Late evening Kruger Safari and an early morning Safari
Dullstroom-the Panorama Route and Hazyview, Kruger National Park
Taste of South Africa Wild
Kruger National Park: The Ultimate South African Safari Destination Kruger National Park is the largest game reserve in South Africa and one of the most diverse, and covers more than 7,500 square kilometers of grasslands. It’s home to over 1 […]
Kruger National Park is the largest game reserve in South Africa and one of the most diverse, and covers more than 7,500 square kilometers of grasslands. It’s home to over 1 million animals including almost 500 species, and transforms into a completely different park at night. It has a wide range of landscapes, from open savanna to dense riverine forests, and supports the greatest concentration of large animals on the continent. The park is widely regarded as the heart of African Wildlife Parks, and will offer you the incredible experience you have always wanted to have. Africa Moja Tours and Transfers offers some of the greatest packages and amazing prices.
Kruger National Park is one of the oldest, most popular and accessible of South Africa’s National Parks. Kruger Park is an excellent destination for a safari, offering a range of safari opportunities from luxury mobile tented camps to affordable self-drive “camps”. The best time to visit is from June to September. This is when the vegetation changes due to seasons and animals are most active.
Above we can see Kruger National Park safari’s and tour packages that Africa Moja Tours and Transfers has to offer. There are four different safari’s offering lasting from two to three days with prices ranging from R6000 to R13 000 depending on the package chosen. These destinations offer both a compelling travel experience and an area for adventure or relaxation.
The Kruger National Park was established in 1898. This was a result of the need to protect the lowveld animals that lived in that area. It was between the Sabie and Crocodile Rivers, which were also restricted for hunting. The Park was established by the President of the Transvaal at that time, Mr. Paul Kruger. It was named the Sabie Game Reserve and later renamed the Kruger National Park. Today, the Kruger National Park is South Africa’s largest conservation area covering an expanse of 19 455 km2, with 254 well-known heritage sites.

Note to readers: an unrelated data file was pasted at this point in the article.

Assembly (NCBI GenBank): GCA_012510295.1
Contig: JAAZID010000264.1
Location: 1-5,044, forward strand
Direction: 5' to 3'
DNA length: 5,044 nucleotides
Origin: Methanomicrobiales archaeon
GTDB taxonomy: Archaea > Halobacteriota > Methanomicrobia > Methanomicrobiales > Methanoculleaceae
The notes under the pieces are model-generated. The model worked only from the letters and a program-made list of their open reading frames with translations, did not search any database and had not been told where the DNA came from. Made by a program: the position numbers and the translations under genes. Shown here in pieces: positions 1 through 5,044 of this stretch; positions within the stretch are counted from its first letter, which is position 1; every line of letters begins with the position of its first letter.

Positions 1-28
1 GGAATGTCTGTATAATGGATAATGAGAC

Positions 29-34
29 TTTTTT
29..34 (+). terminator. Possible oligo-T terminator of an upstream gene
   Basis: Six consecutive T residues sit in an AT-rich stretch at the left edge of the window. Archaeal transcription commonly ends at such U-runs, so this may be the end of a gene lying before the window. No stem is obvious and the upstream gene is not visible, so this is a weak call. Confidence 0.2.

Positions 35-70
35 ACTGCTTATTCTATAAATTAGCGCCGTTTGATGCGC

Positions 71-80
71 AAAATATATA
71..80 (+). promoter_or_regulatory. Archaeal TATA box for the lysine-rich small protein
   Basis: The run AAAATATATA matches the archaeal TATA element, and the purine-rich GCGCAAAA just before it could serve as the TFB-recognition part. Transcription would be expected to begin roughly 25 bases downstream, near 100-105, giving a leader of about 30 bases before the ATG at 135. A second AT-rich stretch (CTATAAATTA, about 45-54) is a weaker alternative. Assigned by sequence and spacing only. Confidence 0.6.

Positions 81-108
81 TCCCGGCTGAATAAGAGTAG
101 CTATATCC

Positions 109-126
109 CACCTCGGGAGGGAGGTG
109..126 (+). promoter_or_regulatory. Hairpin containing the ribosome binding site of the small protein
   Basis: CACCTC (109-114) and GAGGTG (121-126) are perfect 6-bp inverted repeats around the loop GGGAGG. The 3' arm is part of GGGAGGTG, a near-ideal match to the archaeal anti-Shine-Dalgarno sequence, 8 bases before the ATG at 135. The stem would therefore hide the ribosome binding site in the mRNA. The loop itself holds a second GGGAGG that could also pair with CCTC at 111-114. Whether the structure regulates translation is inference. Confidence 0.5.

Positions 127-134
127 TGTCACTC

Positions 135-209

Several prominent rivers, including the Letaba, Limpopo, Sabie, and Umgwenya (Crocodile) Rivers, run directly through the safari park. Mostly flatlands are broken up by the occasional outcropping of the Lebombo Mountains, which stretch north to south along Mozambique’s northern border. The park’s lowest point is at the Sabie Gorge, and its highest point is at Khandiwe near Malelane, both to the south. The park’s terrain is 440 meters above sea level.
Kruger is South Africa’s largest national park, located around 260 miles northeast of Johannesburg. It provides the best access to African wildlife. The Kruger National Park is located in a relatively warm environment, and when it rains, it can be heavy, particularly during the summer season. Therefore, region often has warm or mild temperatures for the most of the winter. The Kruger National Park is brimming with newborns at the end of November and the beginning of December. Seeing mammals with their young is a breath-taking Kruger Safari experience. Moreover, given the arrival of the summer migrating birds, birding is spectacular at this time. We recommend traveling in air-conditioned transport and staying in air-conditioned accommodation if you are planning to visit the Kruger Park in the summer.
During the day, temperatures can reach 30 degrees Celsius, which is fairly warm. The heat and rain may put some people off camping, but true camping enthusiasts won’t let that stop them. While the summer months may have more lush flora, the dry winter months are ideal for viewing African animals in Kruger National Park. Winter days are nice, but nights can get quite cold, so if you’re going on an afternoon or night game drive, make sure to bring something warm. Moreover, in the bushveld it is more open, allowing for better visibility. Since the drought began, grass has laid low, plants and trees have lost most of their leaves, and animals have flocked to water sources such as water holes, dams, and rivers, where visitors are likely to spot wildlife in the morning and evening as they come for a drink of water.
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